For these reasons, the career requires you to have excellent interpersonal skills and the willingness to speak out when necessary. ‘In the old days, because it was mainly an administrative role, company secretaries could work comfortably in their offices’, says April Chan, ‘but these days you need a lot of communication with directors, managers and external parties. You need to go out and actively participate in the discussions and debates. If you are bold enough to go and speak at forums and public events, you can let your inner self out and dig deep into your own thinking.’
Going beyond the manual
While CPD is clearly central to staying informed and honing your soft skills, there will always be opportunities to learn on the job.
‘There are a lot of things’, April Chan points out ‘that can’t be learned from the books.’ She believes that early in a career it’s a good idea to get a mentor. ‘You have to learn on the job. You come across a lot of scenarios on the job and it’s good if somebody can point you in the right direction. Things can be dealt with in different ways, ending in different consequences. If they can help get you to the right destination at the right time, that helps a lot.’
There will also be times when the best guide will be your own conscience. ‘The company secretary is the conscience of the company,’ says Dr Davy Lee, Group Corporate Secretary of Lippo Group. He points out that company secretaries will face many challenges which are far more demanding than ensuring compliance with the rules.
‘A company secretary is not just a compliance officer, but a professional trained to look after the good corporate governance of a company,’ he says. ‘Company secretaries are trained to look after the interests of the stakeholders of the company, such as the shareholders, employees, customers and the investing public. Our profession demands a person of good business ethics.’
While CEOs may focus on profitability and performance, the company secretary’s role is to ensure that all plans meet good corporate governance standards, he adds. Fulfilling this role, however, takes a significant degree of tact. ‘Social skills’ are rarely mentioned in the context of company secretarial work, but Davy Lee points out that it’s always better to persuade rather than to confront company leaders on ethical issues, so learning how to advise on reputational and ethical risks is a skill that practitioners will need if they aim to reach the top of their chosen profession.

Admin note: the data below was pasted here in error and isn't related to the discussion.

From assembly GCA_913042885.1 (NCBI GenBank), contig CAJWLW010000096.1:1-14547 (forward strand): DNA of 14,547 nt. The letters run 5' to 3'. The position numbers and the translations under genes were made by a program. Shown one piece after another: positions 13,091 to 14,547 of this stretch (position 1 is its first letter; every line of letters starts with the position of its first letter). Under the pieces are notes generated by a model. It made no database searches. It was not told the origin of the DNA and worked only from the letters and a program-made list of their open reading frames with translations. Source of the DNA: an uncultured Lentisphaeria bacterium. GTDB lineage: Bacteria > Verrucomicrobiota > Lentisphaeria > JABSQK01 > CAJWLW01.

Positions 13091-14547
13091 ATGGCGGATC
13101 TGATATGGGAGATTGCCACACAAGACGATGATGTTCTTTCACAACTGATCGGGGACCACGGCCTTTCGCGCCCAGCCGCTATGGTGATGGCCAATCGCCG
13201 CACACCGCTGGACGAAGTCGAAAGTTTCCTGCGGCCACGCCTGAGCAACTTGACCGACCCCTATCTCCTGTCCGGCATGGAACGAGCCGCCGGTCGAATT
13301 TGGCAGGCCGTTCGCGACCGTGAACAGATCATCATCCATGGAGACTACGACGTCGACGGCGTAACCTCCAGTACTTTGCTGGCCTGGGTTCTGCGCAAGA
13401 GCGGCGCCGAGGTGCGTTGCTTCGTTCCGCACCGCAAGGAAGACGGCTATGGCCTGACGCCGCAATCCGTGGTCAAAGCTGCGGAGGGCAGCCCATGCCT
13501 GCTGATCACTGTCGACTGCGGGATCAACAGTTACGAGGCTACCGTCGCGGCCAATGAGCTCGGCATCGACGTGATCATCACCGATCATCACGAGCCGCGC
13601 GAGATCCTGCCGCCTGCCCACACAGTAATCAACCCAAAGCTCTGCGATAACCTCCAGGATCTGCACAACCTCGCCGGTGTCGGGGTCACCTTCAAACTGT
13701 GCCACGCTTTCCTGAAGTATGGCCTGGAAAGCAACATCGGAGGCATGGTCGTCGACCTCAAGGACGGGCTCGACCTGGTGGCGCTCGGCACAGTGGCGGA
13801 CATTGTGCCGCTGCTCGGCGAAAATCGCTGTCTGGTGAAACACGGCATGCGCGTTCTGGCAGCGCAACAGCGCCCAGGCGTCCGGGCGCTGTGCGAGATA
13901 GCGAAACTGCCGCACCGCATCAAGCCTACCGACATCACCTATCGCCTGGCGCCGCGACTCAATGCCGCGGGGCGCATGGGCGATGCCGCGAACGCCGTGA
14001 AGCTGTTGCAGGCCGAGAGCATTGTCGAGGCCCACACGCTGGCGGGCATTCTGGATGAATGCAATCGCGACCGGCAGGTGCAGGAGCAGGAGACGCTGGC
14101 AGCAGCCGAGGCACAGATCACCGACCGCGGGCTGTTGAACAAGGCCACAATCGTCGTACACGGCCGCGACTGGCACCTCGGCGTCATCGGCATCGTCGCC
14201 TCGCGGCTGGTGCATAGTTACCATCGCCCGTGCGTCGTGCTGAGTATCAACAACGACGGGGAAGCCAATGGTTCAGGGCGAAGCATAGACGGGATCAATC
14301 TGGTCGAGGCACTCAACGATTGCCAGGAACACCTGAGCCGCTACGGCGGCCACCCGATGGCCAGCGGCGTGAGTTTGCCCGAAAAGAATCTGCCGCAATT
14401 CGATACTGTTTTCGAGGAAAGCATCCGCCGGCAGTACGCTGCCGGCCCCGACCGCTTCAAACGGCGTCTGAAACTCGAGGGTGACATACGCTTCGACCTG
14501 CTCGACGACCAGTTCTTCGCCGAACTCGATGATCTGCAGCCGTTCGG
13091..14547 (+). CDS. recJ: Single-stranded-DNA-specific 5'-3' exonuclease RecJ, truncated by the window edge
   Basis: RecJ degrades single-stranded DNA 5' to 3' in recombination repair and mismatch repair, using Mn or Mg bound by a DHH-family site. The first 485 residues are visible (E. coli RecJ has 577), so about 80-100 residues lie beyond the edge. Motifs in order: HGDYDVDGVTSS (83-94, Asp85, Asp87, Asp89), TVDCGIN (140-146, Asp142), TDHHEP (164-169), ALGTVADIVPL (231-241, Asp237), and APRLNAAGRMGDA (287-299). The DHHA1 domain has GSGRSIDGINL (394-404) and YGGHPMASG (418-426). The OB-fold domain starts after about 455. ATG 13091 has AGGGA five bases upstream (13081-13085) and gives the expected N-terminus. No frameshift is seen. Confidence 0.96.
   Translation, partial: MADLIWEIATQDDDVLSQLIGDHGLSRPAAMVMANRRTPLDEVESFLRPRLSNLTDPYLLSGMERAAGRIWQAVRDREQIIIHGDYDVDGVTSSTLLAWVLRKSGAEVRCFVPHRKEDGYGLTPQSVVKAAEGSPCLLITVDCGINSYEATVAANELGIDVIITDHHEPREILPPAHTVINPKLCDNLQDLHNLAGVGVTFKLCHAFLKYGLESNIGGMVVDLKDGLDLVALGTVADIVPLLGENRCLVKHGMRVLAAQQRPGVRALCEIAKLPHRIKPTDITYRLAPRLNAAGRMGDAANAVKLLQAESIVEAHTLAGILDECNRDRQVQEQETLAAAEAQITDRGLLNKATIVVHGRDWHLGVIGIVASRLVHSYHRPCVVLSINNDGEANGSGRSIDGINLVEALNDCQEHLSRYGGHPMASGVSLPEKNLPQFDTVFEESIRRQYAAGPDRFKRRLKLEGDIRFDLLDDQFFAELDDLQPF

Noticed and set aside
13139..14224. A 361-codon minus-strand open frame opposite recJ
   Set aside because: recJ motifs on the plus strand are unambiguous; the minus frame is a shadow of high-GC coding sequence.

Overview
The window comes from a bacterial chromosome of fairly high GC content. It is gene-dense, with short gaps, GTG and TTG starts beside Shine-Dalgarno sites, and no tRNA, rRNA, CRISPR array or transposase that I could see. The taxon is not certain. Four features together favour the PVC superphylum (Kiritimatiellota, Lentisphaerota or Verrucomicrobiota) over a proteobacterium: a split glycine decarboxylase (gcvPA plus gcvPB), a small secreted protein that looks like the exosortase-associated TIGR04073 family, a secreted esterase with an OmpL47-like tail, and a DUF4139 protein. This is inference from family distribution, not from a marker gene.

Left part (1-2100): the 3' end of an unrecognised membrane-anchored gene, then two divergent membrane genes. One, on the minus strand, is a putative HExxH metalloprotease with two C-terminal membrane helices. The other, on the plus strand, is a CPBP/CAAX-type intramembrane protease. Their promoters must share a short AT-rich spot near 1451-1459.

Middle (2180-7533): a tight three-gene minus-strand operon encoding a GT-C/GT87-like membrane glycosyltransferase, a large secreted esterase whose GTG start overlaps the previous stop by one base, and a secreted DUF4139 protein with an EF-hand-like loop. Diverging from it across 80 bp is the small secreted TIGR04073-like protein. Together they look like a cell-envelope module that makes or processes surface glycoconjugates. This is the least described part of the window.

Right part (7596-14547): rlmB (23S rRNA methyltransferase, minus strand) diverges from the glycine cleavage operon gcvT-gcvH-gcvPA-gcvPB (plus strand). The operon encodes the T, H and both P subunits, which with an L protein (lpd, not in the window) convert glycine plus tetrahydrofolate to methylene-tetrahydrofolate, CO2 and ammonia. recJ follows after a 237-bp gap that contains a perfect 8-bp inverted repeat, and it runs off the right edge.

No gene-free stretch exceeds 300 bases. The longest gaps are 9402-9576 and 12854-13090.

Dave Bannister, Journalist
SIDEBAR: Time for a name change?
The opportunities for company secretaries in Hong Kong have never been greater, but some members of the profession argue that one issue holding practitioners back is the ‘company secretary’ job title. This issue, as you might expect, is being debated widely and there are strong feelings on both sides of the debate.
The report published in May 2012 by the All Party Parliamentary Corporate Governance Group (APPCGG) in the UK – Elevating the Role of the Company Secretary – indicates that there is frustration with the existing title. Some respondents to the report, for example, argued that the existing title emphasises the administrative functions of the role and is holding company secretaries back from the opportunity to extend their remit and really take ownership of the governance agenda in their organisations.
However, those in favour of retaining the existing title point out that it is well established and understood among the profession’s closest stakeholders, and changing the title may be very divisive among members of the profession. They also point out that the term ‘secretary’ is attributed to very senior positions such as ‘general secretary’ or ‘financial secretary’, so it should not be assumed that ‘company secretary’ will be seen as synonymous with personal assistant. ‘When the cabinet secretary, the foreign secretary and the secretary general of the UN go in for re-branding, I will think about changing my mind,’ said one respondent to the APPCGG report.
Perhaps the greatest obstacle to the name change proposal is the lack of a consensus on an alternative. Some have suggested a title focused on the compliance function, but ‘compliance officers’ are relatively common in organisations around the world and while their job description may overlap that of the company secretary in the area of compliance, it does not include other aspects such as board support, investor relations, etc.
Perhaps a more likely contender is a title focused on ‘governance’. Suggestions in this vein include: ‘corporate governance director’, ‘corporate governance officer’ and ‘chief governance officer’. This last title already has some traction in the US where many companies have adopted the term ‘chief governance officer’ for their dual corporate secretaries/ general counsels. Just as with the compliance themed titles, however, the title focuses exclusively on one aspect of the company secretarial role.
In Hong Kong this debate has its own local characteristics. Firstly, being outside of the Anglo-Saxon environment practitioners here may be less wedded to the existing title than in the UK. Secondly, the profession in Hong Kong has ever closer ties to the profession in mainland China where the title ‘board secretary’ (董秘) is well established.
‘I think the title they use in mainland China is better,’ Edith Shih says. ‘People know where you are when you use the word “board”, otherwise you are the girl that sits outside the office, but obviously we are open to other, better and more representative titles.’
Do you support a change of job title for company secretaries? If so, what title would you propose to replace it? Join this important debate by emailing the CSj editor at: firstname.lastname@example.org.